Friday, September 28, 2012

Looking for Nora Ephron

 by Maria Geraci

Whenever I think of transitions, I immediately think of Fall, that most wonderful of all seasons,--the time when the weather starts to cool off, pumpkins start popping up on the lawns of local churches, everyone gets caught up in college football and the stores deck out in Halloween gear (which we know will immediately come down November 1 to make way for Christmas).

But transitions also make me think of something else. Or rather, someone else. I think of Nora Ephron and how her films were such a visual tribute to the whole concept of transition, that flow from one state to another.

We all know that every good story is about change. You take a protagonist, give him/her a goal, toss a lot of conflict his/her way, and watch them struggle to overcome the conflict, which leads to the character's growth and an ultimate payoff. I can't think of anyone who did this better in the realm of women's films than Ms. Ephron.

Visually stunning and full of spot-on dialogue, I have to say I think the 1998 romantic comedy You've Got Mail is my favorite of her films. I could mute my tv and without hearing a word, I'd still get it. Not only do her characters transition, you see the city of New York transition through the seasons. Everything in the film is there to serve a purpose--to layer theme throughout.

Who can forget this Tom Hanks line from You've Got Mail?

"Don't you love New York in the fall? It makes me wanna buy school supplies. I would send you a bouquet of newly sharpened pencils if I knew your name and address."

Would I sound ridiculous if I told you that one line inspired me to be a writer? That one line, so perfect in it's simplicity has stayed with me for years. I want to write lines that stay with people for years. Don't you?

When I heard Nora Ephron had passed away, my first thought was a selfish one. Who's going to make the films I love so much now? Who's going to step up to the plate and deliver? I don't know about you, but I'm still waiting.

What are your favorite Nora films? Any great quotes you love? Here a few more of mine:

" I love that you get cold when it's 71 degrees out. I love that it takes you an hour and a half to order a sandwich. I love that you get a little crinkle above your nose when you're looking at me like I'm nuts. I love that after I spend the day with you, I can still smell your perfume on my clothes. And I love that you are the last person I want to talk to before I go to sleep at night. And it's not because I'm lonely, and it's not because it's New Year's Eve. I came here tonight because when you realize you want to spend the rest of your life with somebody, you want the rest of your life to start as soon as possible."  When Harry Met Sally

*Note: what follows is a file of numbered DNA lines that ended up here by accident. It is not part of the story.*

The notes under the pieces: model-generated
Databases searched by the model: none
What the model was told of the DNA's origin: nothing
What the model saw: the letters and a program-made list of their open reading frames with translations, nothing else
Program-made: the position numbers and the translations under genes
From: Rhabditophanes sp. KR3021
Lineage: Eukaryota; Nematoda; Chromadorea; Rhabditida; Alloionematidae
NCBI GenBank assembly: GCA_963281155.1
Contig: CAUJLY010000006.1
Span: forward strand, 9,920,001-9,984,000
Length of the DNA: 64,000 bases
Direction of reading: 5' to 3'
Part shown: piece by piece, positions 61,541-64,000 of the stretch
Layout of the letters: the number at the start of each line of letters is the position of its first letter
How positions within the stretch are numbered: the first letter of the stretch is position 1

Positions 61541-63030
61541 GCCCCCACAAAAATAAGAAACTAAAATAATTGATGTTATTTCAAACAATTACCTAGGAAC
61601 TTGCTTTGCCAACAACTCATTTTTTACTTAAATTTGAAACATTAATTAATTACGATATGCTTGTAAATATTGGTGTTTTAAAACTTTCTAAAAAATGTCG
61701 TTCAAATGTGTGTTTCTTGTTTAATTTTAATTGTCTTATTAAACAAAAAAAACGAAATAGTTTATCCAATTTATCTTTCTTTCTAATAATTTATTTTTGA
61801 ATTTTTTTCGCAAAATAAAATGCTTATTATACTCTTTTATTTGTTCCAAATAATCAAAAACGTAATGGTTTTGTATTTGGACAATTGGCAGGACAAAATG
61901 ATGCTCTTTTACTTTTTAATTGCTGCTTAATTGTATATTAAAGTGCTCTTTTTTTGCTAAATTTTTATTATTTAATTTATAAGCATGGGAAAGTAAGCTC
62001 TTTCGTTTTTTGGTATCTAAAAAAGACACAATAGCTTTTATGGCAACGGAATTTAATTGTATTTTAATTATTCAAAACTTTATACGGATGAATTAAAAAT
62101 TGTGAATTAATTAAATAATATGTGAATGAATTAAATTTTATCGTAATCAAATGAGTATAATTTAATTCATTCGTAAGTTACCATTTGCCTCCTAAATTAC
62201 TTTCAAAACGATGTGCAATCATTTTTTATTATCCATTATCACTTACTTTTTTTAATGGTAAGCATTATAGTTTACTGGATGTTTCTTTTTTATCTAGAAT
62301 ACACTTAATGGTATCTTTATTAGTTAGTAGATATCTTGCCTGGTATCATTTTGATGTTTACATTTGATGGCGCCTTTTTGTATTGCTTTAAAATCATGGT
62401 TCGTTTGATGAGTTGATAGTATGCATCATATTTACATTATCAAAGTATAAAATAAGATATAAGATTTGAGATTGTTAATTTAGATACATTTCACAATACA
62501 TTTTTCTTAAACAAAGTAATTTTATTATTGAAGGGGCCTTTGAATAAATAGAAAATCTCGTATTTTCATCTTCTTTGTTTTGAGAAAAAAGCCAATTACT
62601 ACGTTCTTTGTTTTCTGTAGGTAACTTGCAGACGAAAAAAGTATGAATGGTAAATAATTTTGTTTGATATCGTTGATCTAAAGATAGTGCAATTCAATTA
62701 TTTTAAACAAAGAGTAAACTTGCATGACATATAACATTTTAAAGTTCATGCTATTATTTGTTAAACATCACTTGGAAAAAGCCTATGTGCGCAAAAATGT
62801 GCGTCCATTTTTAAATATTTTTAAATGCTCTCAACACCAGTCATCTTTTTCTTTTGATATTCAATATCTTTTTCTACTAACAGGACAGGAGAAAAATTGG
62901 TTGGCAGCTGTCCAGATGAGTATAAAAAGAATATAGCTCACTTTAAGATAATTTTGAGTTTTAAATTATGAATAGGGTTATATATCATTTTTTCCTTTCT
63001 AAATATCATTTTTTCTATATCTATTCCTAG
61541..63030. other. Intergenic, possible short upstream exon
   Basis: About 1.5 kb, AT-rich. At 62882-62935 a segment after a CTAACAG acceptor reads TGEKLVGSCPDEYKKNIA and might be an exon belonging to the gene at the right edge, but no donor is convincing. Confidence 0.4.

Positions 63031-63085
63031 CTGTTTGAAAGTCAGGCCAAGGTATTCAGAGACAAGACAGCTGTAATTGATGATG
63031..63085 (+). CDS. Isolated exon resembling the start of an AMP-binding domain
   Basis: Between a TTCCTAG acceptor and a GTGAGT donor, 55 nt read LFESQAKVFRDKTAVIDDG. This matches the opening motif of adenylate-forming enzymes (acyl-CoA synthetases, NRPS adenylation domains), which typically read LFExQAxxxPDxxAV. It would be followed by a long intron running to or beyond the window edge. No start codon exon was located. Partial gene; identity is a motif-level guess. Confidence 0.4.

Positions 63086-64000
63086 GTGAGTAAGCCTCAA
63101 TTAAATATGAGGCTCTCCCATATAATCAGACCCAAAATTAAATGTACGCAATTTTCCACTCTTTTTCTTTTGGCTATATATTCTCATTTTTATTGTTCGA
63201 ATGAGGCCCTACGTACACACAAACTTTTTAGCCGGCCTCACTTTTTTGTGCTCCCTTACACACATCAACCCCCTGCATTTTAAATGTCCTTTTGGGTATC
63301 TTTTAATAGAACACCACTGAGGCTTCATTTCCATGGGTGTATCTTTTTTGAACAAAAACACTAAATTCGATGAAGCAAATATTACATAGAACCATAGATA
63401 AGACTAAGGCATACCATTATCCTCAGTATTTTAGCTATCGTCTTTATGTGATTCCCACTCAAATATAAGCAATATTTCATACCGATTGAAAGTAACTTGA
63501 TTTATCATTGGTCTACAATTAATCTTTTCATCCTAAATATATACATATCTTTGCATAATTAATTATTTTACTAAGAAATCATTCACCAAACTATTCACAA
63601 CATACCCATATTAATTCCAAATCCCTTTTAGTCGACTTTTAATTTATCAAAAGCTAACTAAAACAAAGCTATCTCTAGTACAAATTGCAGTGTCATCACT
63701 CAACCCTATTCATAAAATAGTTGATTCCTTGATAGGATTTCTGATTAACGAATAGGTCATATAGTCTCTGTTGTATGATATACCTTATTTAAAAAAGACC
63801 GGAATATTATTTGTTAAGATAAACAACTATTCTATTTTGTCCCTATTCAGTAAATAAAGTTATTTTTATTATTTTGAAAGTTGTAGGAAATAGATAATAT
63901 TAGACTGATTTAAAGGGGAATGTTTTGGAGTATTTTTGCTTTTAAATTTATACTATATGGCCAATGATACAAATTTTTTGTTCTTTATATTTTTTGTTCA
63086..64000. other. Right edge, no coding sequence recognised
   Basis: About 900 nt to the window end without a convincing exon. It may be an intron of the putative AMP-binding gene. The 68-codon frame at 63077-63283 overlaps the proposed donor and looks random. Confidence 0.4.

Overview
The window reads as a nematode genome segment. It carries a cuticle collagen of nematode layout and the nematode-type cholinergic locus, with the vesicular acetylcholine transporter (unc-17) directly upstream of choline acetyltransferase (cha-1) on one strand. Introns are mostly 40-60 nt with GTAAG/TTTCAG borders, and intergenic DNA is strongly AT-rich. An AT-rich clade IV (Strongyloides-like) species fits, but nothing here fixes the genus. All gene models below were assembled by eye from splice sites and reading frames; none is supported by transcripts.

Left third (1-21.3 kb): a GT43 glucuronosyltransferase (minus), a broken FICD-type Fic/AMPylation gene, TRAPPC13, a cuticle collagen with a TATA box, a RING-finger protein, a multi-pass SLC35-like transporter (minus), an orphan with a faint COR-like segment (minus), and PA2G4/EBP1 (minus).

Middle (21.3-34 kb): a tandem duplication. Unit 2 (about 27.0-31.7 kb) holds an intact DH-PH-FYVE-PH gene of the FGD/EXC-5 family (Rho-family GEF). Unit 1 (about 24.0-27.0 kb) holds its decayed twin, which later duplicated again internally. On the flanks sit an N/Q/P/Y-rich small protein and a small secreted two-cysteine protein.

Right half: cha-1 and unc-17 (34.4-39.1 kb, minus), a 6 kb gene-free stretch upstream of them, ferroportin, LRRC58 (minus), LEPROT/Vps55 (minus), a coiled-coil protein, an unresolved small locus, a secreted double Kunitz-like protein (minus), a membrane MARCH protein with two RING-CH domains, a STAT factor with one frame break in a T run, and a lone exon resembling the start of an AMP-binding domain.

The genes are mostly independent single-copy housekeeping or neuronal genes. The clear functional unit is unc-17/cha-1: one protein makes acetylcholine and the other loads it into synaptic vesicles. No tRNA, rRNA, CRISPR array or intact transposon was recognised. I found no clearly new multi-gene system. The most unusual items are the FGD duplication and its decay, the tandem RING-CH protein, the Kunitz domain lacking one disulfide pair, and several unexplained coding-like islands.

" Tell me what was so special about your wife?"
"Well, how long is your program? Well, it was a million tiny little things that, when you added them all up, they meant we were supposed to be together... and I knew it. I knew it the very first time I touched her. It was like coming home... only to no home I'd ever known... I was just taking her hand to help her out of a car and I knew. It was like... magic."
Sleepless in Seattle

And probably my most favorite line of all: (and yes, it's from You've Got Mail)

"It wasn't... personal." 
"What is that supposed to mean? I am so sick of that. All that means is that it wasn't personal to you. But it was personal to me. It's *personal* to a lot of people. And what's so wrong with being personal, anyway?"




Maria Geraci writes contemporary romance and women’s fiction with a happy ending. Her fourth novel, A Girl Like You, was released August, 2012 by Berkley, Penguin USA. For more information, please visit her website at www.mariageraci.com

19 comments:

  1. I love this post, Maria! I'll admit, I've probably seen each of the movies at least 15 times, maybe more. Nora may be gone, but she will never be forgotten. "Don't you love New York in the fall? It makes me wanna buy school supplies. I would send you a bouquet of newly sharpened pencils if I knew your name and address." That is the best!

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    1. Jilian, that line makes me smile every time:) Thanks for commenting!

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  2. Great post, full of reminders of great lines! I'm sad now, though -- I didn't realize Nora Ephron had passed away. Her unique take on the everyman dilemmas of life will be missed.